Corey Damen Jenkins’s unique style sees him “remixing” classic interior design approaches and elements to create rooms that make a statement.
T here is a project cooking in Corey Damen Jenkins’s fertile imagination, which the New York-based, Detroit-born interior designer thinks could eclipse anything he has done before. He calls the palette “crazy”: “It’s teal, raspberry, lemon yellow – like, lemon yellow – blush pink and olive green. It’s like a salad,” he laughs. It might even, he says, “put my Kips Bay room to shame.”
The Kips Bay project represents the kind of high-octane eclecticism for which Jenkins is now widely celebrated, and that pulses on every page of his recently published first book, Design Remix: A New Spin on Traditional Rooms.
It saw him transform a gentleman’s study into a “command centre for today’s chic mistress of the universe”, as part of the 2019 Kips Bay Decorator Show House exhibition (arguably the most prestigious gig bestowed on any aspiring US interior designer). Its palette was a confection of emerald green, pale pink and persimmon, inspired by a recent Valentino catwalk show, and it included French Empire mahogany furniture and a hand-painted de Gournay wallcovering, with a ceiling of Venetian plaster that had been lacquered and torched to a fine, reflective shimmer.
Over Design Remix’s 240 sumptuous pages, you will find evidence of Jenkins’s core inspirations for such projects: high fashion, flea markets, flowers and film. The profusion of jewel-toned colors, the layerings of pattern and lush materials pronounce him firmly in the more-is-more camp. But out of this potential textural pile-up he creates crisp, elegant, characterful and personable spaces. There is clearly rigor in his methodology. “I look at designing a room like casting a movie,” he says. “I always cast a lead actor and lead actress first. In other words, commit to one or two key choices.”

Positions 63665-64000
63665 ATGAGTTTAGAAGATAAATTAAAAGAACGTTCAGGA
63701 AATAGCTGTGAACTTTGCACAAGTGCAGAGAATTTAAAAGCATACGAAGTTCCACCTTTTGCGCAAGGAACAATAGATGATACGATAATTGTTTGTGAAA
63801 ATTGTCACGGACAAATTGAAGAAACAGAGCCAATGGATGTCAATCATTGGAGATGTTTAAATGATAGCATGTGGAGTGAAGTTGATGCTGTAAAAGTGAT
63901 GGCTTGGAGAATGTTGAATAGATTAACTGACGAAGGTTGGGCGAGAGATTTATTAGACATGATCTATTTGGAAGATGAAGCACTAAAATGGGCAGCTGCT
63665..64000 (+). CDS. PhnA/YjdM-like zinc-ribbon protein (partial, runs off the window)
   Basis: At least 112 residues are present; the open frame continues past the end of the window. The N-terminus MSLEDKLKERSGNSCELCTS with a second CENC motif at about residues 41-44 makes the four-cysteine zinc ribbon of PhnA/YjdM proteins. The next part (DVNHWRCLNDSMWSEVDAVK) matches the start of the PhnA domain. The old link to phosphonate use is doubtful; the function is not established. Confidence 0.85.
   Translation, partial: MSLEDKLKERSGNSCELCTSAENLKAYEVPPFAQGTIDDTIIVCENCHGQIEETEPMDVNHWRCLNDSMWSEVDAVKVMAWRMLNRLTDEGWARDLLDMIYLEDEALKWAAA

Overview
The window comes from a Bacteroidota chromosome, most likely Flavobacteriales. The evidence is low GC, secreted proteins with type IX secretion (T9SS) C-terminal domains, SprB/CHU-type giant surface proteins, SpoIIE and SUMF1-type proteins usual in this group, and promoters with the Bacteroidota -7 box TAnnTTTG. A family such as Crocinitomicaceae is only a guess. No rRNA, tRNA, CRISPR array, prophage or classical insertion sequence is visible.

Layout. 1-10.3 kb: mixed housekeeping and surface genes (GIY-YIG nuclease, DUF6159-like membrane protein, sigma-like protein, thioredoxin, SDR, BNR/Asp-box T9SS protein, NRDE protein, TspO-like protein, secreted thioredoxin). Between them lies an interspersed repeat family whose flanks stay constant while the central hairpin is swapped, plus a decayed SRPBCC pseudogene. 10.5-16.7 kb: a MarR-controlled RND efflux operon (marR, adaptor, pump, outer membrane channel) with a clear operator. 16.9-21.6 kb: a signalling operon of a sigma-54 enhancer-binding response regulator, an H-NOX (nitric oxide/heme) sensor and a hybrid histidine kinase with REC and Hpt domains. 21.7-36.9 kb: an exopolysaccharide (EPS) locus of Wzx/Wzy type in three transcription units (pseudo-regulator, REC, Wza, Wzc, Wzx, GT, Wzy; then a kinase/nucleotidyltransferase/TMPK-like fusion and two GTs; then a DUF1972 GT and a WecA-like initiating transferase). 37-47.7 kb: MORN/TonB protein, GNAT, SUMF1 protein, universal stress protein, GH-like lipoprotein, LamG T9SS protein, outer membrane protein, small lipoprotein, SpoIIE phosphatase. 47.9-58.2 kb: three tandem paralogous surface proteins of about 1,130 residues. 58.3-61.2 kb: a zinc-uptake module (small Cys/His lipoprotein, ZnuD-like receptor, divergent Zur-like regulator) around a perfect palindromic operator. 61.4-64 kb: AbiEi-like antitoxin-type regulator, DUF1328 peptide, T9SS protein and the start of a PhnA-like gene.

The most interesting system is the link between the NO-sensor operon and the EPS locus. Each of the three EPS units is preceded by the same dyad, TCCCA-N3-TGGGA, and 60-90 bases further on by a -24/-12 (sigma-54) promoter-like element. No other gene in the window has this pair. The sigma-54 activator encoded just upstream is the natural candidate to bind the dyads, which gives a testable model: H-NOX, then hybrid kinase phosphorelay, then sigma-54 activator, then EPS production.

This is just one of many memorable quotes; a knack that has helped establish him as a media favorite (he’s already made it into the AD100 and Elle Décor’s A-list). But it is his warmth, wit and obvious passion for what he does that comes across the most when you meet him – even virtually, by Zoom.
That warmth also permeates the book, whose tone is consistently encouraging; little gems of design advice pepper every page and illuminate every caption. That was a conscious choice, he says. “I didn’t want the book to come across as ostentatious or condescending. That was very important to me. The type of work that I do can be intimidating because we obviously serve high-net-worth individuals. And yet so many people are not silver-spoon children, they are self-made successes. Affluent, yes, but down to earth and humble. I wanted to make sure the book reflected them because they were opening their homes to us.”
“I look at designing a room like casting a movie – I always cast a lead actor and actress first. In other words, commit to one or two key choices”
Inclusivity and even sustainability are woven into his approach. With its foundations in traditional forms and what he calls “good bones”, there is a place for heirlooms and antiques: when refreshed with contemporary colors and materials, they become a key part of a room’s narrative. After all, he says: “This is a baby we’re creating, and it needs to look like you because you’re the parents – it doesn’t need to look like me.”
An openness to drawing out and expressing his clients’ personality and tastes in a scheme may stem from his mother’s recognition of his own childhood flair for design. “She was – and is – so chic,” he says. “She was often renovating the house, redecorating, moving furniture around. I vividly remember her with swatches of wall-coverings and fabrics. She would ask my opinion. Of all her three sons, I had the most interest in visual things. She would frame my artwork from grade school, and that elevates a child’s mindset.” He laughs. “It made me the monster I am today.”
His top tips for elegant eclecticism? “It’s all about taking what is classic as far as the design and structure is concerned and making a statement, a splash with the execution.” As with design, so it is with music, he says: the musical legacy of Detroit, the birthplace of Motown, is referenced in his book’s title. He adds: “The remix is sometimes better than the original – but if you don’t have the original, you won’t have the remix.”